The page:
Turns out, Thor has been looking in on Jane with Heimdall. Heimdall informs his prince that Jane is tracking the Convergence, though she’s not aware of what it is. Troublingly, Heimdall cannot see her at the moment. Back on Earth, when Jane awakens, she finds out she’s been gone five hours and it’s now raining, except not on her. Thor arrives and Jane rushes to see him. She slaps him; first to make sure he’s real since it’s been a strange day, then, because he left. She saw he was in New York. His excuse of dealing with the chaos is not terrible. The two get closer and almost kiss, getting a bit confused, before getting interrupted by Darcy. The police try to arrest Jane, but when they go to touch her, something shoots them back. Thor takes Jane on the Bifrost to Asgard in order to protect her.
He takes her to his healers and Jane marvels at their magic that mimics science (look at Thor smile at her). Odin stops in, telling his son that mortal Jane does not belong on Asgard. Again, when the guards go to touch Jane, they’re blasted back. Odin is now concerned by the energy within Jane. Odin explains to Thor and Jane that what is within Jane is a relic that predates the universe. Before the dawn of the Nine Realms, the Dark Elves reigned absolute. Most of the relics appear as stones, but the Aether is fluid, and ever-changing. It changes matter to dark matter and Malekith wants to use it to turn the world back to darkness. But Odin’s father, Bor, defeated the Dark Elves. Thor points out that the Aether is returned, so maybe that story is not wholly true. Odin insists that the Dark Elves are dead (we already know that is not true).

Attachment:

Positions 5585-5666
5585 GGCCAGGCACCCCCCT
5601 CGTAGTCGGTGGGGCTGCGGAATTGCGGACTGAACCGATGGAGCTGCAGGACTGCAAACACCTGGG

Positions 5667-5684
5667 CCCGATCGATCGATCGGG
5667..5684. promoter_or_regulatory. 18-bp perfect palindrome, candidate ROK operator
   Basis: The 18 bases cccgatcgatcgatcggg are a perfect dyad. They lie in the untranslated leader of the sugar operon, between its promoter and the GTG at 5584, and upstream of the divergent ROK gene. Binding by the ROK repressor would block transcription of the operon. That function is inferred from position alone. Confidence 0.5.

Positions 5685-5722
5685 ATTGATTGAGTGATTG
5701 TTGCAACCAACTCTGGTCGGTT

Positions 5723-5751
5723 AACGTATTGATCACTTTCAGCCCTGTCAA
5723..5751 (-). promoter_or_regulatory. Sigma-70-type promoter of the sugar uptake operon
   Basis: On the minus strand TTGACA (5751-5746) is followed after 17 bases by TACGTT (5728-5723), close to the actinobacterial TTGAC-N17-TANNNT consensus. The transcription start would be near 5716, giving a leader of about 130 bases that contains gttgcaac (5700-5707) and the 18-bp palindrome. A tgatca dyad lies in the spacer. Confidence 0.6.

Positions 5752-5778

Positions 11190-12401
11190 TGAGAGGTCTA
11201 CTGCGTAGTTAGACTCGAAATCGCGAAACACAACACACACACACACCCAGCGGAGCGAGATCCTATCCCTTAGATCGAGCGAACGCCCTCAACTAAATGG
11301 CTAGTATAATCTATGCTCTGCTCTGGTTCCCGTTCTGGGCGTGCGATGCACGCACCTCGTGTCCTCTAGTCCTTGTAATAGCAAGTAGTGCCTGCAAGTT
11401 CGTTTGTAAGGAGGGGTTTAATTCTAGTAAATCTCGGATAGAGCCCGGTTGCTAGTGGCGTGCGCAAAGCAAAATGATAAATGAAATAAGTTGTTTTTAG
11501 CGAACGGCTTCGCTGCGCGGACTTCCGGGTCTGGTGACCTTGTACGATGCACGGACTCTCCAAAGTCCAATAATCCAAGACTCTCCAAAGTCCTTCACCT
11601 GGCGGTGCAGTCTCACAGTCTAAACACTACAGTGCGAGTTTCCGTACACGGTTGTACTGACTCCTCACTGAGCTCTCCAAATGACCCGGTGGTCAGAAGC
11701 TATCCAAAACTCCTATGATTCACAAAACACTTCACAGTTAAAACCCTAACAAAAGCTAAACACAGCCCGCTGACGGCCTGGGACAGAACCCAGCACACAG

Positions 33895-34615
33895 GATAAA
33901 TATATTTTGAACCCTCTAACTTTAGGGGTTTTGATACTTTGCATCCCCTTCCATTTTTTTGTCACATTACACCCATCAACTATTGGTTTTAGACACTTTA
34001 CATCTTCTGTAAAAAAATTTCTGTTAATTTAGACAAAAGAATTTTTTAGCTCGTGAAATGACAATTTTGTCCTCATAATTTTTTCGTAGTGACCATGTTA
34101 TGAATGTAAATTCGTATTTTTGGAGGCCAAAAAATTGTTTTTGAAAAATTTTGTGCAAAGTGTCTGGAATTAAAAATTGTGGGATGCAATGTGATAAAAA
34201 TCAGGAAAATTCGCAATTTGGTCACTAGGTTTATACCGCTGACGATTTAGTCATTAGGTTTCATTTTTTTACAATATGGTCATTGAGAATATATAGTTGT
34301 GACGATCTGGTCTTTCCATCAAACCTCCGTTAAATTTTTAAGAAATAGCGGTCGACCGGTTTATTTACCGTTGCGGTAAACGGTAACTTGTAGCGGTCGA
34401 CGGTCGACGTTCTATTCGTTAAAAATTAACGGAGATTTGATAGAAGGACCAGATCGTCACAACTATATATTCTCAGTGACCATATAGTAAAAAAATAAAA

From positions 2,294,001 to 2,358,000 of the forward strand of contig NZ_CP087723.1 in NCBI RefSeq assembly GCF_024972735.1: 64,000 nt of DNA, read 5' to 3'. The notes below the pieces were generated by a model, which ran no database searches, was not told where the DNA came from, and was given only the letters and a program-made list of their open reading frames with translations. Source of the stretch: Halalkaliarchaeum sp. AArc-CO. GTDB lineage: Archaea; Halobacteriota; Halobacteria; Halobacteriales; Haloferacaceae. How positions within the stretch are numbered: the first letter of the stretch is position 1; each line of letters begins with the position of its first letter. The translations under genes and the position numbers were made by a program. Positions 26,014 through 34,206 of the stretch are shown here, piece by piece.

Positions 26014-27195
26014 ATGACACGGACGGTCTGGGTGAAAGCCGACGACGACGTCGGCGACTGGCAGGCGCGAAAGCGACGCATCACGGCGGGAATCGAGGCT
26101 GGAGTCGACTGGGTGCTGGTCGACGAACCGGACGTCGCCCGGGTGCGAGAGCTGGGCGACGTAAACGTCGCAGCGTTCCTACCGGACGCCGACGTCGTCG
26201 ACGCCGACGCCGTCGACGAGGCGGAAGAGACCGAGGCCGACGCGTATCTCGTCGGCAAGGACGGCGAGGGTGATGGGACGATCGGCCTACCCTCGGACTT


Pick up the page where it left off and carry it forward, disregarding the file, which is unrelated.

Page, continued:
In the lower levels of Asgard, Loki is in a cell in the dungeon. Frigga visits him and attempts to counsel him, but he eventually erupts that Odin is not his father. She points out, am I not your mother? He hesitates, then says no, and reveals that Frigga’s visit is only an illusion. [There is a lovely deleted scene where Thor witnesses his mother coming back from her visit and speaks to her of her hope for Loki. While Loki is not the boy she once knew, neither is Thor, and she loves them no less. Thor asks his mother if she regrets sharing her magic with him and she replies no. Thor and Odin cast large shadows and Frigga hoped that by sharing her gifts with Loki, he’d find some sun for himself. Thor wishes he could share his mother’s optimism and compassion.] Frigga later comes upon Thor and Jane speaking, and kissing. Jane likes the way Thor explains things, and he vows that he will save her; his father does not know everything.
Malekith’s strongest warrior is brought into the dungeons in Asgard alongside other mercenaries. He then goes berserk and breaks out. He releases other inmates, but eyes Loki and does not release him. So Loki suggests that he takes the stairs on the left. An invisible ship approaches, that Heimdall does not spot until it is at the Bifrost. He attempts to stop it, but it begins firing upon the city. Heimdall enacts a shield around the palace, but it is brought down by Kurse. One ship crashes into the palace and the Elves attack the guards; Malekith emerges. He apparently can sense the Aether and finds Frigga and Jane. He demands the return of the Aether, and Frigga fights him off with a dagger (another tool she passed along to Loki). Kurse arrives and grabs Frigga while Malekith confronts Jane, but she’s only an illusion. Kurse runs Frigga through, then Thor erupts into the room, scarring Malekith with lightning, but he and his loyal companion are able to escape.
Asgard mourns the loss of its queen. A guard is sent to Loki; we do not hear what is said [somewhere I read that Odin was first going to say that the queen is dead, but changed his mind to tell Loki that his mother is dead]; we witness Loki use magic to slam his furniture. Thor and Odin argue plans. Thor wants to take Jane to the Dark World, Svartalfheim, lure Malekith there to get the Aether out of Jane, and then destroy them both. Odin would rather wait for Malekith to return to Asgard “where he will fall upon ten thousand blades…. we will fight to the last Asgardian breath, the last drop of blood.” Thor doesn’t want to risk their people and asks his father how does that make him different than Malekith [SPOLIER: again, in Ragnarök, we see that this is what Odin was like ages ago, more ruthless and bloodthirsty.]